Declaration of Independence

We hold these truths to be self-evident, that all men are created equal, that they are endowed by their Creator with certain unalienable Rights, that among these are Life, Liberty and the pursuit of Happiness. - That to secure these rights, Governments are instituted among Men, deriving their just powers from the consent of the governed.

Monday, May 23, 2011

Benjamin Rush

The man known as Doctor Benjamin Rush, signer of the Declaration of Independence, was born on December 24, 1745, about 12 miles northeast of Philadelphia. He descended from an officer with the same name who served in Cromwell's army before immigrating to America and settling in Pennsylvania. Benjamin was his grandson.

Benjamin Rush lost his father at six years of age; this left Benjamin his brother in the care of their mother. She wanted Benjamin to have a "classical education," but she did not have the financial means to give him one. She decided to sell her land and move her family into Philadelphia where she began a commercial pursuit. Through her efforts there, she was able to give her son a "liberal education." When he was nine years of age, he began studying with the Rev. Dr. Findlay, the principal of an academy at Nottingham, Maryland. When he finished his preparatory studies, Benjamin entered Princeton College, receiving a degree in 1760 at age sixteen.

Young Benjamin wanted to study law, but Dr. Findlay convinced him to study medicine. Benjamin studied with Doctor Redman of Philadelphia. Then he went to England in 1766 to gain "professional improvement" by "attending the lectures at the best hospitals and medical schools in London for two years." He went to Paris in 1768 to add to his medical knowledge; that autumn he returned to America with the title of "Doctor of Medicine," having received a diploma at Edinburgh.

Doctor Rush began his medical practice in Philadelphia and almost immediately began consulting other practitioners in the city. "His polished manners, superior intellect, kind deportment in the sick room [bedside manner] made him very popular, and he soon had an extensive and lucrative practice." Students "flocked" to Philadelphia after the war from all parts of the United States and even from Europe to attend his lectures. His biographer wrote that he taught, both privately and in classes, about two thousand pupils.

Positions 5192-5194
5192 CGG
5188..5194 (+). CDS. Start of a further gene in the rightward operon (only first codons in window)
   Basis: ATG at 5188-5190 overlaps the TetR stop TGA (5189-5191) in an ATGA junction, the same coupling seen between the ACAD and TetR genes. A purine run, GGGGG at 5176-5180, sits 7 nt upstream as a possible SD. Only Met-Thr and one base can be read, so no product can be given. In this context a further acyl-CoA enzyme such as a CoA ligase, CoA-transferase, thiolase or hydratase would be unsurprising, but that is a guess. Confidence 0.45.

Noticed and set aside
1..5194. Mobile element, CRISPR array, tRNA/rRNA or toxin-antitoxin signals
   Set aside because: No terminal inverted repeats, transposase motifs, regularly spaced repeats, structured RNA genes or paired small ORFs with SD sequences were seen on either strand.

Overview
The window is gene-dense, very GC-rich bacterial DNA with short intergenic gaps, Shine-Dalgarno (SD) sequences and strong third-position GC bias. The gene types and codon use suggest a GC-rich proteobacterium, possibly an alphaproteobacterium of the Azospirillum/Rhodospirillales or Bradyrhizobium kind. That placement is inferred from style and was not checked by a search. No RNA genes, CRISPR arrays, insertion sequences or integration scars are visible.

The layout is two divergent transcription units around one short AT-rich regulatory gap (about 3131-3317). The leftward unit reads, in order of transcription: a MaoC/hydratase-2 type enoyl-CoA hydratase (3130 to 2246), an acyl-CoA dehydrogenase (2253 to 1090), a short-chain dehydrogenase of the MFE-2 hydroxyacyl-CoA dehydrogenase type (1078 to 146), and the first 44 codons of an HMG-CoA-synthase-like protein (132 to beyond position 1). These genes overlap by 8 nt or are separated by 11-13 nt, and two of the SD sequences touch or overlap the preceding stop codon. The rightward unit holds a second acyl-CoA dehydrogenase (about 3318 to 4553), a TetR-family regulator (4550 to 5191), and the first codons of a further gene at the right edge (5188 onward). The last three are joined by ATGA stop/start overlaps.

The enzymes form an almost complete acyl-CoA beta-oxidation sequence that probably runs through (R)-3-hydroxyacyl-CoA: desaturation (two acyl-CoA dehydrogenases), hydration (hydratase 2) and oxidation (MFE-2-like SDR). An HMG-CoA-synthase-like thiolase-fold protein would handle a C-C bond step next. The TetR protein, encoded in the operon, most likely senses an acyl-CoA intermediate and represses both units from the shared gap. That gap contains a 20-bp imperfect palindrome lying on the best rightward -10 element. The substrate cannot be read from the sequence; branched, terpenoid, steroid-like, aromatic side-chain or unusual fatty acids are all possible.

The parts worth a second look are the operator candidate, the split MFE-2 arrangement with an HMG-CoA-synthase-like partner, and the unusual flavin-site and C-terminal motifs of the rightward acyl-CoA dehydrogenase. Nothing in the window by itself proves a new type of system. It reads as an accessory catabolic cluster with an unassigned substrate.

In addition to running a successful medical practice, he immediately became active in the patriot cause of liberty in 1768. In addition to personal contacts, he used his pen as a powerful instrument to move people to action. He was "solicited" to be a delegate to the General Congress in 1775, but he declined. In 1776 some of the Pennsylvanian delegates to the Congress refused to vote for independence and left; Doctor Rush was elected to fill one of those seats and accepted it. He was not a member of Congress when the Declaration of Independence was adopted, but he was present and signed it on August 2, 1776.

Doctor Rush was appointed by Congress in 1777 to the office of physician-general in the military hospitals where he was greatly useful. He did not serve in Congress again after this appointment. In fact, he did not actively participate in public office except as a member of the Convention of Pennsylvania, which adopted the U.S. Constitution. He was appointed to be president of the mint in 1788 and held that position for fourteen years.

Even though Doctor Rush served well as a statesman, he was much more distinguished and better known as a medical practitioner. He was professor of chemistry at the Medical College of Philadelphia in 1769. He was professor of the theory and practice of medicine in 1789 and at the same time held the professorship of the Institutes of Medicine and of Chemical Science in the Medical College of Pennsylvania. In 1796 he accepted the professorship of the practice of medicine, making a total of three professorships.

Doctor Rush was well qualified as a medical practitioner, a philanthropist, and a Christian when he was challenged with an epidemic of yellow fever that depopulated Philadelphia in 1793. The usual remedies for disease failed, and the best medical care was not good enough. Many doctors began to fear for their own lives and left the city, but Doctor Rush and some of his pupils and friends stayed to help the sick. He eventually had a severe attack of the fever, and some of his students also got sick.

Benjamin Rush impacted several public institutions. In 1786 he organized the Philadelphia Dispensary, and he was one of the main founders of Dickerson College in Carlisle, Pennsylvania. He was an honorary member in many literary and scientific societies in Europe, and he also held numerous offices in benevolent and philosophical institutions in America.

"As a patriot, Doctor Rush was firm and inflexible; as a professional man he was skillful, candid, and honorable; as a thinker and writer, he was profound; as a Christian, zealous and consistent; and in his domestic relations, he was the centre of a circle of love and true affection." He was also an ardent student of the Bible, and his faith was "manifested in many of his scientific productions." His "principles stood firm, and his opinions never wavered."

Doctor Rush died on April 19, 1813, at age sixty-eight. During his final illness "his house was constantly thronged with people inquiring" about him. "When death closed his eyes, every citizen felt that a dear friend had been taken away, and a general gloom overspread the community."

Facts and quotes are from Lives of the Signers of the Declaration of Independence, 99-103.

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